There are two systems. One below and one above. Below the floor of the coach is an Aquahot heating system. The Aquahot is both a water and radiant heating system. It can run off of either electricity or diesel. If you want to heat the coach (or water) quickly, you simply turn on the diesel burner from the master Firefly panel. I’ve found that you can start with a quick diesel heat-up and then maintain temp throughout the day with electric. The diesel heater makes a low-pitched hum which isn’t distracting, and it can barely be heard a few feet away from the coach. For heating the coach, you have three zones. The main cabin, bedroom, and underneath storage bays (for keeping plumbing from freezing on very cold nights). The Aquahot circulates an anti-freeze glycol fluid through coils across which zone fans blow and put the hot air through vents that are well placed.
An electronic fireplace uses an electric element and fan to actually put out heat. A few years ago, when we saw an electric RV fireplace we thought they were pretty hokey. Well, our opinion has taken a 180 as this fireplace puts out enough heat to take the chill off a cold evening and, with all its fancy wireless control, actually looks aesthetically pleasing.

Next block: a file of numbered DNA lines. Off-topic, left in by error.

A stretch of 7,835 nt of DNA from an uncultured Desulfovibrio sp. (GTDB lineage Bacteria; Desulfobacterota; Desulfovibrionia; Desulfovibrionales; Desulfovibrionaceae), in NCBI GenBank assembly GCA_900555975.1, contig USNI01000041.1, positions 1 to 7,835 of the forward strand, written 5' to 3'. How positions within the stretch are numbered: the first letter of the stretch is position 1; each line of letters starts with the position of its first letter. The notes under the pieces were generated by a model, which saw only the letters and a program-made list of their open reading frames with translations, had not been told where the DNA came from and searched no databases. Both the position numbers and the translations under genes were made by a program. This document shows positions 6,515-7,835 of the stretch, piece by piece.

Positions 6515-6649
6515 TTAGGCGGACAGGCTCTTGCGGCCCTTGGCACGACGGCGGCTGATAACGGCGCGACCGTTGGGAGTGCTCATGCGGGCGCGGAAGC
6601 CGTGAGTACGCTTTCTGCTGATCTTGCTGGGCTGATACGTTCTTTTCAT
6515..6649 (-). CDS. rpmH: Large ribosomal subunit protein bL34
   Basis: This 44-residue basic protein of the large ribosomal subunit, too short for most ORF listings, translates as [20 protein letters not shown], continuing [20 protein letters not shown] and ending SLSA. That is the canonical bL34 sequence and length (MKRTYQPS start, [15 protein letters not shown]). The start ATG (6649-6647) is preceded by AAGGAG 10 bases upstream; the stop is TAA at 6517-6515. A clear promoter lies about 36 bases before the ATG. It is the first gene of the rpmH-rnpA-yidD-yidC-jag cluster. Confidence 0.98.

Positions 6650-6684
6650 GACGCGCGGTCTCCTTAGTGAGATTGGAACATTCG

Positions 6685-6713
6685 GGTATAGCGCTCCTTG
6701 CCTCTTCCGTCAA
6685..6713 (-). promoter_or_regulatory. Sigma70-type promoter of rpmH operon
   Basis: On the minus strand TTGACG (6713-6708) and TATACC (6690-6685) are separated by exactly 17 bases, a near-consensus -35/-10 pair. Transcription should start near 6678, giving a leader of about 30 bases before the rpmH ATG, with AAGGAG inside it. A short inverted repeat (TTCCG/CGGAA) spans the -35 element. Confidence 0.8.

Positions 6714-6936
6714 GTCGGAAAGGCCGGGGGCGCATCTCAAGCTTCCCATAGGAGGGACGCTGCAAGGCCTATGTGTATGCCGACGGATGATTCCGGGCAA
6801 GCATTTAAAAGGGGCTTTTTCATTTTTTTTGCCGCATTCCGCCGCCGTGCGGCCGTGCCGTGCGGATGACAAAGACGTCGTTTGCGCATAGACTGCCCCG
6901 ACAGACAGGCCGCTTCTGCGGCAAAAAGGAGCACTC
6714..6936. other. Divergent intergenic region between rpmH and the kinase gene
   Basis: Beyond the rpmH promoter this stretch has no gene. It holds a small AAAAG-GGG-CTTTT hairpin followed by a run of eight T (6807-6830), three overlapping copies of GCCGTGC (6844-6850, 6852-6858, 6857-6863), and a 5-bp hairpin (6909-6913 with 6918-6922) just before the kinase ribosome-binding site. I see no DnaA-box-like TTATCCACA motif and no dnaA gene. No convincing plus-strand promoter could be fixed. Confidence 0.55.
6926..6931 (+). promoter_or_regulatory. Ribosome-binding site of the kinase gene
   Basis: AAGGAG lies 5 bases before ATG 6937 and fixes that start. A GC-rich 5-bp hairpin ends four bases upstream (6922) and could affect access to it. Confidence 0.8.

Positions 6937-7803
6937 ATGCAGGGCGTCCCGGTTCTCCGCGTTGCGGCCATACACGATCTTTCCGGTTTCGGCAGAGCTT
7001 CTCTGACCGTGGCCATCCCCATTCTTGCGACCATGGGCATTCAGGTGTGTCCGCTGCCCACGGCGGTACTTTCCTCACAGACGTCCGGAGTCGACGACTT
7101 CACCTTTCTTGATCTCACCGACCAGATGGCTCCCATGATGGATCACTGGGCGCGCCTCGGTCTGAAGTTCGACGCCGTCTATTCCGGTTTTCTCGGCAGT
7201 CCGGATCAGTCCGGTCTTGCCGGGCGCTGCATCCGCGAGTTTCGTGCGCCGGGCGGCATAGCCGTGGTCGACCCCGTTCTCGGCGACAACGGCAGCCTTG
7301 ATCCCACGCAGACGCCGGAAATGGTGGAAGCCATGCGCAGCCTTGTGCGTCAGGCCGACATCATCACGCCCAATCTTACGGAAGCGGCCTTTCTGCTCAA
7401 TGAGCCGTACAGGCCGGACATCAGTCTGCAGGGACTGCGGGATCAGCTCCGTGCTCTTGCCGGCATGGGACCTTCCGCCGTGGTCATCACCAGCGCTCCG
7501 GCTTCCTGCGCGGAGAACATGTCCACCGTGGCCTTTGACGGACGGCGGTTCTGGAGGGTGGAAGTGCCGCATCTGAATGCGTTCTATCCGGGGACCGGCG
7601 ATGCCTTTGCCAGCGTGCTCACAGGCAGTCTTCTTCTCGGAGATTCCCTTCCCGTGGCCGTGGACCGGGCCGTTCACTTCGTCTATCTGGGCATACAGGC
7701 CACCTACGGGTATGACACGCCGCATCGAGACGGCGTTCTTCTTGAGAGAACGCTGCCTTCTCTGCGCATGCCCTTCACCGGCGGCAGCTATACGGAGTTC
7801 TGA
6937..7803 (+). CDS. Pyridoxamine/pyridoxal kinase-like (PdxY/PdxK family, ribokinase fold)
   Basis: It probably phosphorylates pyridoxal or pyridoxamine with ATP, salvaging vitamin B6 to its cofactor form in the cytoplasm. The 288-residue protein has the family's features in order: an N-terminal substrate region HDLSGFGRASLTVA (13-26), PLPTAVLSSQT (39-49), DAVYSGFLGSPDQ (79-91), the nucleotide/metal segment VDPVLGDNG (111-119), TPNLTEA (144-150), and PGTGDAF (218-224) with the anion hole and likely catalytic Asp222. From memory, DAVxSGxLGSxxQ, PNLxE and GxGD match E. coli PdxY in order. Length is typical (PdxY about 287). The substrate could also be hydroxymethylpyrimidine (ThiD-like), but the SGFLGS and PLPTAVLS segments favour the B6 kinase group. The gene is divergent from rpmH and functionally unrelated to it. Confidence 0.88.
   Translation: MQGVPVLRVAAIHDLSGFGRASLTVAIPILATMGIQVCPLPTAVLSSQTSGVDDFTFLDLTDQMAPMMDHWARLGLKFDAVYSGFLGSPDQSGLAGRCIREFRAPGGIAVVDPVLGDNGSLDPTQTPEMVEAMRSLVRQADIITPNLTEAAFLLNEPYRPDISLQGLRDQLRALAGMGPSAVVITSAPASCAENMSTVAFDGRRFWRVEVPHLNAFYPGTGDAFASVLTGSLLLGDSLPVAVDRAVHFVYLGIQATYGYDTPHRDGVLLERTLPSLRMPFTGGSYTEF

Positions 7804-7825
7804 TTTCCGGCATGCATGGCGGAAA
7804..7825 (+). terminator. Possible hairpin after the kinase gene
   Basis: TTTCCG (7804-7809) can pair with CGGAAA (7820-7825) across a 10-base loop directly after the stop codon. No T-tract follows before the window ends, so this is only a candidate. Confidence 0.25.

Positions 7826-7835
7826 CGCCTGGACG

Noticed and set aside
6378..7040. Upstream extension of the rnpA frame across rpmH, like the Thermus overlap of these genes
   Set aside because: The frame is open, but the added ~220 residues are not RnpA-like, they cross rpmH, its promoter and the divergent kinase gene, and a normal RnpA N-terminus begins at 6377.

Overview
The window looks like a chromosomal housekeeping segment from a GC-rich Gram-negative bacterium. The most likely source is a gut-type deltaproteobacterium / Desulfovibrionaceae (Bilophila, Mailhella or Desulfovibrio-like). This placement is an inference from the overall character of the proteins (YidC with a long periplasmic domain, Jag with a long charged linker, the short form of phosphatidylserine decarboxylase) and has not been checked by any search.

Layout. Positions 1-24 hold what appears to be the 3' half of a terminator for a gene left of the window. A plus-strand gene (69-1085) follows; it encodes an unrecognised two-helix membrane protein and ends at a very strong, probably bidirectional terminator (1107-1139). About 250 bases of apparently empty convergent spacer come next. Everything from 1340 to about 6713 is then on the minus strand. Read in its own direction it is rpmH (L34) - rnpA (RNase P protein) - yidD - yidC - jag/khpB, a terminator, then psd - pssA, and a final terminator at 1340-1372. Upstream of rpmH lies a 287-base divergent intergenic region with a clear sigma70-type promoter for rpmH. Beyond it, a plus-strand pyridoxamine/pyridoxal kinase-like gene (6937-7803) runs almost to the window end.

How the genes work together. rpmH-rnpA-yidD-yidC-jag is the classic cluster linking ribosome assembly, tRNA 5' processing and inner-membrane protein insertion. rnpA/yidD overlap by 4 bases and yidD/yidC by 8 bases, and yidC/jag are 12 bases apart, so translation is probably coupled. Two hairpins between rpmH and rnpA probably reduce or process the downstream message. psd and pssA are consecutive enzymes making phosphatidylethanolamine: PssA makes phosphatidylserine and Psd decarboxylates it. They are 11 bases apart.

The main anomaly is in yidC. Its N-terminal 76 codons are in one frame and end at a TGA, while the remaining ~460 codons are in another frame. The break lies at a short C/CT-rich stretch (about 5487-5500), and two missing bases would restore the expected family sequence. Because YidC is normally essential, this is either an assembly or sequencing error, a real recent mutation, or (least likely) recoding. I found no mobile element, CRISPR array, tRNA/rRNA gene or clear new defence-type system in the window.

Up top, there are three air conditioners that can also act as heat pumps. However, heat pumps rapidly lose their effectiveness when the air temps drop below fifty degrees. On one cold northern California morning, we gave them a go to help bring the temp up quickly. Within about five minutes, they started blowing warm air. But we also supplemented with the Aquahot furnace which, in combination, got us to a pleasant cabin temperature in about ten minutes.
In hot (and humid) climates, the air conditioning can be running all the time. The Winnebago ceiling design offers both good air distribution and some degree of sound baffling. The net effect is that you’re aware the air is on, but can still carry on a conversation and, with a slight bump in volume, hear the TV. If the hot nights cool off a bit, there’s a silent and effective two-speed ceiling fan in the bedroom to keep air moving around which can be turned off either at the wall panel or the panel right above the bed.
The outside water and sewer service bay is large and easy to access. There’s a Firefly panel that allows you to turn on compartment and exterior work lights along with the water pump. Hose and sewer connections are fairly high and don’t require a lot of bending over. I also appreciated the black tank flush and rinse connection.